Financial support and sponsorship

Nil.

Conflicts of interest

There are no conflicts of interest.



 
  References Top

1.
Schollmeyer T, Elessawy M, Chastamouratidhs B, Alkatout I, Meinhold-Heerlein I, Mettler L, et al. Hysterectomy trends over a 9-year period in an endoscopic teaching center. Int J Gynaecol Obstet. 2014;126:45-9.  Back to cited text no. 1
    
2.
Wilson LF, Pandeya N, Mishra GD. Hysterectomy trends in Australia, 2000-2001 to 2013-2014: Joinpoint regression analysis. Acta Obstet Gynecol Scand 2017;96:1170-9.  Back to cited text no. 2
    
3.
Huang CC, Lo TS, Huang YT, Long CY, Law KS, Wu MP. Surgical trends and time frame comparison of surgical types of hysterectomy: A nationwide, population-based 15-year study. J Minim Invasive Gynecol 2020;27:65-73.e1.  Back to cited text no. 3
    
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Sutton C. Hysterectomy : A historical perspective. Baillieres Clin Obstet Gynaecol 1997;11:1-22.  Back to cited text no. 4
    
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Bachmann GA. Hysterectomy. A critical review. J Reprod Med 1990;35:839-62.  Back to cited text no. 5
    
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7.
Aarts JW, Nieboer TE, Johnson N, Tavender E, Garry R, Mol BW, et al. Surgical approach to hysterectomy for benign gynaecological disease. Cochrane Database Syst Rev. 2015;2015(8):CD003677.  Back to cited text no. 7
    
8.
Chen I, Choudhry AJ, Tulandi T. Hysterectomy trends: A Canadian perspective on the past, present, and future. J Obstet Gynaecol Can 2019;41 Suppl 2:S340-2.  Back to cited text no. 8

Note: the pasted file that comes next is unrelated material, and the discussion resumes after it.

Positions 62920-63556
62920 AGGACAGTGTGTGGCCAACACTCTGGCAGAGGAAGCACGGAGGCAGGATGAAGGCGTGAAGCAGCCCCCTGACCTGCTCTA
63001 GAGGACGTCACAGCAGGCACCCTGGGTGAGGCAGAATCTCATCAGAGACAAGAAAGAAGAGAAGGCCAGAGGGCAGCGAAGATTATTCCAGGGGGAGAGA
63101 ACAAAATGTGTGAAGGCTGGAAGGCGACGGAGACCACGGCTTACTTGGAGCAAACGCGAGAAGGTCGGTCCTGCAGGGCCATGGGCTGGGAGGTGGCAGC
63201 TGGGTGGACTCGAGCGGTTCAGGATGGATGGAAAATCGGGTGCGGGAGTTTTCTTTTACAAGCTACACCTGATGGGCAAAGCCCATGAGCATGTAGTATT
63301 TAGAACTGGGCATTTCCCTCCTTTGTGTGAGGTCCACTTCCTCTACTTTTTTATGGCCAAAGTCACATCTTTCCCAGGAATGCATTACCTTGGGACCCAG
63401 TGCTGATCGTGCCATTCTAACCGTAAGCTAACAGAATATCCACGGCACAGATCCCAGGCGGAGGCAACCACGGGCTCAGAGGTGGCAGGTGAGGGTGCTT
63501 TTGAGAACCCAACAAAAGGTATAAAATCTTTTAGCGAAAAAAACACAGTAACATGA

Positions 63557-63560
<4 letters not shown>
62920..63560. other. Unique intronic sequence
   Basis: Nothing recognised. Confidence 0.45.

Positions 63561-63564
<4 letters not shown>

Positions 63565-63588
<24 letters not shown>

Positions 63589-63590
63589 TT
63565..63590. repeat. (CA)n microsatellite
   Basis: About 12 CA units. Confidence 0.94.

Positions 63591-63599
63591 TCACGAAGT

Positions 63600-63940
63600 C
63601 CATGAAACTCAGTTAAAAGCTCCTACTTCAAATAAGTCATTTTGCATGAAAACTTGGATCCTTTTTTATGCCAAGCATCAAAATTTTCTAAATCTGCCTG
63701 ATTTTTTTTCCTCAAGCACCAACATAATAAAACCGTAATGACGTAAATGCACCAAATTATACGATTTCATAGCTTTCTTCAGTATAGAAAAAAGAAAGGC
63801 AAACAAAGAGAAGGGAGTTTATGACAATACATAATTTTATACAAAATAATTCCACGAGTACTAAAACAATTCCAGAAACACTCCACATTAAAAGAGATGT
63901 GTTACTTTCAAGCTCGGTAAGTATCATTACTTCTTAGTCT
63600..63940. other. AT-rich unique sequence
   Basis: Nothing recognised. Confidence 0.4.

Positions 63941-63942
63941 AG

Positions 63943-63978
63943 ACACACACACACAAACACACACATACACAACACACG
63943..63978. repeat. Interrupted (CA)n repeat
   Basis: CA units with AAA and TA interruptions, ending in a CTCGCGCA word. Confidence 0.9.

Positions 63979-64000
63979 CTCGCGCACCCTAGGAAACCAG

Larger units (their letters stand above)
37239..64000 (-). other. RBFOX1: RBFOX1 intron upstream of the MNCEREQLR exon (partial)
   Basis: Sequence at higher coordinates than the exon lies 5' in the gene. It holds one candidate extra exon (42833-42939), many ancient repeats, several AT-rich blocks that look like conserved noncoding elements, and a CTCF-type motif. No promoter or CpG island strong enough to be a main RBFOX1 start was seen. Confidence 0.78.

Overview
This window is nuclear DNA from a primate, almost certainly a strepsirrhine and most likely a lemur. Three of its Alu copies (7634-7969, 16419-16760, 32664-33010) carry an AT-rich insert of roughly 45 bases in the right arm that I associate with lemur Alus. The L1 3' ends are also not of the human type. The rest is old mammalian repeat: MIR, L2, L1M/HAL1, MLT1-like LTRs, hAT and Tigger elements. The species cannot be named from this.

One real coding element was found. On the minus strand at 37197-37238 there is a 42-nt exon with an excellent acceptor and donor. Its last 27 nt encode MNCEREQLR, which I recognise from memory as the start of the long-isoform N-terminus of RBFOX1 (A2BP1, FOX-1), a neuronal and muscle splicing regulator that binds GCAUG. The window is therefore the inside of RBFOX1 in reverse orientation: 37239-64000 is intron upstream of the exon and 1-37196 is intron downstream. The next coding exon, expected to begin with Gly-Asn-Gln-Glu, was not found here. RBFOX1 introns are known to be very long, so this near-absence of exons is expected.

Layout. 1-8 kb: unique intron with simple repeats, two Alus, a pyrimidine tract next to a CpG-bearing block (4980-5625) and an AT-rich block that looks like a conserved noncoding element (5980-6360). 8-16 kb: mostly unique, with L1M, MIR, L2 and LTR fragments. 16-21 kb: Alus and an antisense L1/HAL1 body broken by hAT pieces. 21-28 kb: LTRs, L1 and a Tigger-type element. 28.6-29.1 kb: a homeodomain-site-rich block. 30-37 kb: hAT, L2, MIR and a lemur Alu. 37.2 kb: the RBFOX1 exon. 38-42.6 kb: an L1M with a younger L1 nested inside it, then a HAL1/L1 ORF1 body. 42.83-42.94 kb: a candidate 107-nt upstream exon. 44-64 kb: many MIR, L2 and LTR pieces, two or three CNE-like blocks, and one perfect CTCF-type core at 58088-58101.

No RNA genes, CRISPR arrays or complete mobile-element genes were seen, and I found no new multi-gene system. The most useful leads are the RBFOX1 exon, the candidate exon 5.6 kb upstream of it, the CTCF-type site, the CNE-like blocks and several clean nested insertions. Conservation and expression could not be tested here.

9.
Nieboer TE, Johnson N, Lethaby A, Tavender E, Curr E, Garry R, et al. Surgical approach to hysterectomy for benign gynaecological disease. Cochrane Database Syst Rev 2009;(3):CD003677.  Back to cited text no. 9
    
10.
Donnez O, Jadoul P, Squifflet J, Donnez J. A series of 3190 laparoscopic hysterectomies for benign disease from 1990 to 2006: Evaluation of complications compared with vaginal and abdominal procedures. BJOG 2009;116:492-500.  Back to cited text no. 10
    
11.
Ghosh D, Wipplinger P, Byrne DL. Can total laparoscopic hysterectomy replace total abdominal hysterectomy? A 5-year prospective cohort study of a single surgeon's experience in an unselected population. Gynecol Surg 2013;10:109-15.  Back to cited text no. 11
    
12.
Garry R, Fountain J, Mason S, Hawe J, Napp V, Abbott J, et al. The eVALuate study: Two parallel randomised trials, one comparing laparoscopic with abdominal hysterectomy, the other comparing laparoscopic with vaginal hysterectomy. BMJ 2004;328:129.  Back to cited text no. 12
    
13.